Room to grow: Art school students begin the school year in a renovated space. | City office

Natural light shines through the windows of the Tulsa Girls Art School, illuminating recent works by participating student artists. TGAS, which provides space for girls to learn, grow and communicate, is also an opportunity for community interaction during special events.

The art school has resided in Kendall Whittier since its founding in 2007, but recently renovated the 3,200 square foot gallery and classroom space at 2202 E. Admiral Blvd. Pandemic shutdowns halted in-person programming for more than a year, and students returned last summer to a studio with fewer walls and a lot more room to breathe.

Director Adrian Duffy points to a pair of windows along the south wall that were buried under planks and shelves of supplies. She explains a moment a few years ago when she realized how important studio space was to her 65 students, many of whom change residence several times during their 10 years at the school. ‘art.

“It really changed the value of this actual building,” Duffy says. “It’s not even just the curriculum or the consistency of their peers, their teachers – it’s all of that – but it’s also been coming into this space for 10 years.”

Adrienne Duffy, director of the TGAS

The art school‘s spring show and fall gala are two opportunities for donors, board members and the Tulsa community to engage with students, who Duffy says are young people. promising. Student cohorts of up to 15 girls in grades 3-12 attend the art school up to six times a week. Students are chosen for the program based on their potential for future growth and success when given the necessary resources and support, Duffy says.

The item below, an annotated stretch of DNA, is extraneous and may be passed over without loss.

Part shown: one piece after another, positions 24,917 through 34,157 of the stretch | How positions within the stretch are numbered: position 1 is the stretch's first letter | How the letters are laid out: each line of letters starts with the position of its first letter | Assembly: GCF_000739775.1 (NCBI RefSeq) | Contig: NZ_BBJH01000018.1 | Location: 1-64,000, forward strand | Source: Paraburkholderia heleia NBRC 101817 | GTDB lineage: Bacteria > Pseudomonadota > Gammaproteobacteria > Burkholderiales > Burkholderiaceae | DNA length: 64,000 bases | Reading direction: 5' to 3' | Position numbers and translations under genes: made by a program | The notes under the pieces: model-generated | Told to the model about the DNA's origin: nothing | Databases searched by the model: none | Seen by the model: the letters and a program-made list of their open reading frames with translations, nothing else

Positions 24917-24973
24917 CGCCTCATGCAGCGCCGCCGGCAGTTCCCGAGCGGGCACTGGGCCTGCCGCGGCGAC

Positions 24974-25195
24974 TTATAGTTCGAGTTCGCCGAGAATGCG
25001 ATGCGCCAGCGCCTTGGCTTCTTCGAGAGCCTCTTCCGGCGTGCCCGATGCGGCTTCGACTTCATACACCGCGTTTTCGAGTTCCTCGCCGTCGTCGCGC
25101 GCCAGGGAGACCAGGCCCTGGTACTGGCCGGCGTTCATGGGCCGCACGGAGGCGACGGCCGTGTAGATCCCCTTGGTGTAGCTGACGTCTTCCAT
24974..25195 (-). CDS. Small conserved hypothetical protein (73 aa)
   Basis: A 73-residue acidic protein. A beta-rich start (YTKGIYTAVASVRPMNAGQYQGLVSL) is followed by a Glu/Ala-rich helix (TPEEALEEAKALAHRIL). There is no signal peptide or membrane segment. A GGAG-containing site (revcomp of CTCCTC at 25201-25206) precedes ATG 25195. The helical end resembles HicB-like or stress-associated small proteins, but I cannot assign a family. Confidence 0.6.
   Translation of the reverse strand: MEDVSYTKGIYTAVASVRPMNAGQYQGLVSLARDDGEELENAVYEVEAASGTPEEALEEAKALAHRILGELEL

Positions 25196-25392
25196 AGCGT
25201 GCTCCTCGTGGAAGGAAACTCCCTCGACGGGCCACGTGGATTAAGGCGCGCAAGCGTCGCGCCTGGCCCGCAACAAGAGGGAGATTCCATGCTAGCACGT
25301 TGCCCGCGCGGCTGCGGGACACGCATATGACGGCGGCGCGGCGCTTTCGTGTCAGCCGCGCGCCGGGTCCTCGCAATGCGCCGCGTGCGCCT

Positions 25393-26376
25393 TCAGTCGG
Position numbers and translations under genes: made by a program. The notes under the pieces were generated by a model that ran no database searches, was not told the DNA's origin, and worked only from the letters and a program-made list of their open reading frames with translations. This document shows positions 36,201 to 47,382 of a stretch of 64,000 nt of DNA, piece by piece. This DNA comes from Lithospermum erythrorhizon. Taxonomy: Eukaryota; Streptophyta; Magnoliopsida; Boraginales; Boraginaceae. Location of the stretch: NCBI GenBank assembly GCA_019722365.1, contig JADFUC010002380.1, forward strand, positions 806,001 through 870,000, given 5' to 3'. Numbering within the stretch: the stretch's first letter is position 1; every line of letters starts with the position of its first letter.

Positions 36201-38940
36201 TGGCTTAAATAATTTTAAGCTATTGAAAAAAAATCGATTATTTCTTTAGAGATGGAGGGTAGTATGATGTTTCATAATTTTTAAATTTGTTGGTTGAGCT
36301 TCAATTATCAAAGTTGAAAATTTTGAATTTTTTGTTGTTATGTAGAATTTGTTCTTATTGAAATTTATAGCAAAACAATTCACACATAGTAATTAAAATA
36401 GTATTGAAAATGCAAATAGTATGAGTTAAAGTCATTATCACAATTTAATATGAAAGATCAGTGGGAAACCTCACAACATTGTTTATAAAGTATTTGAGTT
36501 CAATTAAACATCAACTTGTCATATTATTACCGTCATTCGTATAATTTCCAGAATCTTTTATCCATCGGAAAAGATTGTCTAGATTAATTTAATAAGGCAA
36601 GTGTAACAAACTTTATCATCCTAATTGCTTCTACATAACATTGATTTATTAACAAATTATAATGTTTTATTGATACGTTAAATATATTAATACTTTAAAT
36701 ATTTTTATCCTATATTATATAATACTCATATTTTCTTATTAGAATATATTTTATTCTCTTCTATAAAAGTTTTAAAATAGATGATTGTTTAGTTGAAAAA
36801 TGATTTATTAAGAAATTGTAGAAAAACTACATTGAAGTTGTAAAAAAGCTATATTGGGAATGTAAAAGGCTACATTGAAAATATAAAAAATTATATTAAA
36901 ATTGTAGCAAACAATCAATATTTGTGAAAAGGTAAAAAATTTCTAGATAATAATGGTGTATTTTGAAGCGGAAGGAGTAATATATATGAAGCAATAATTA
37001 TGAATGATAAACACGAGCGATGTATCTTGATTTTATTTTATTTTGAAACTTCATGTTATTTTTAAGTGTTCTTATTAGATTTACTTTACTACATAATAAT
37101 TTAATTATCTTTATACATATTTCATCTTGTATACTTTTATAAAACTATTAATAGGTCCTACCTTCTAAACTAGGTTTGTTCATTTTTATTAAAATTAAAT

“(Art School) creates an opportunity for success where there is already so much potential,” says Duffy.

The spring show in April was the first in the renovated space where students mingled with donors, board members and members of the Tulsa community. Afterwards, Duffy asked the newbies, “What’s the one thing you absolutely didn’t expect?” And three of them said, ‘There were so many fancy people here! I didn’t think there would be so many rich people.

It’s funny how blunt kids can be, Duffy says, but they noticed something important. The art school is a place where people from very different economic backgrounds interact in a space where everyone is a community. “It’s crazy the extreme demographic differences we have that come together, and everyone leaves feeling engaged in the community.”

Duffy notes that while some might see art school as an opportunity to empower children in need, she sees a duality in it, with TGAS providing an important point of contact for their families and the community at large to truly connect. connect.

With the regular return to school, a new cohort of third graders will begin their journey in September. Art school teachers currently visit Sequoyah Elementary School twice a week and will soon add another school to the program (site to be determined in the fall).

“It’s our same programming, our same staff, all of our funding — we’re not asking for anything,” Duffy says. “were coming in help to be a support and don’t want to take anything away.

A team of six people, part-time and full-time, manages teaching, transportation, and other aspects of the program. When Duffy started in 2016, the school’s goal was to develop students’ artistic skills. Now it’s about that and creating intentional networks that young female graduates can tap into for the rest of their lives.

“The big change that’s happened is that it’s become really intentional,” Duffy says. “We’re not going to expand more ways kids can sell art, okay, we’re going to expand more ways kids can grow.”

One of these means is internships on the site of the School plank. Duffy notes that the Tulsa Girls Art School currently has two interns on the board, both who are old students.

“It’s a great way to give them the opportunity to really experience what it’s like to be on a board and get some kind of mentorship,” she says. “But they bring so much and really, I think the board probably gets a lot more value out of their presence.”

The fall gala will take place November 4 and sponsorships will be available at

Kayleen C. Rice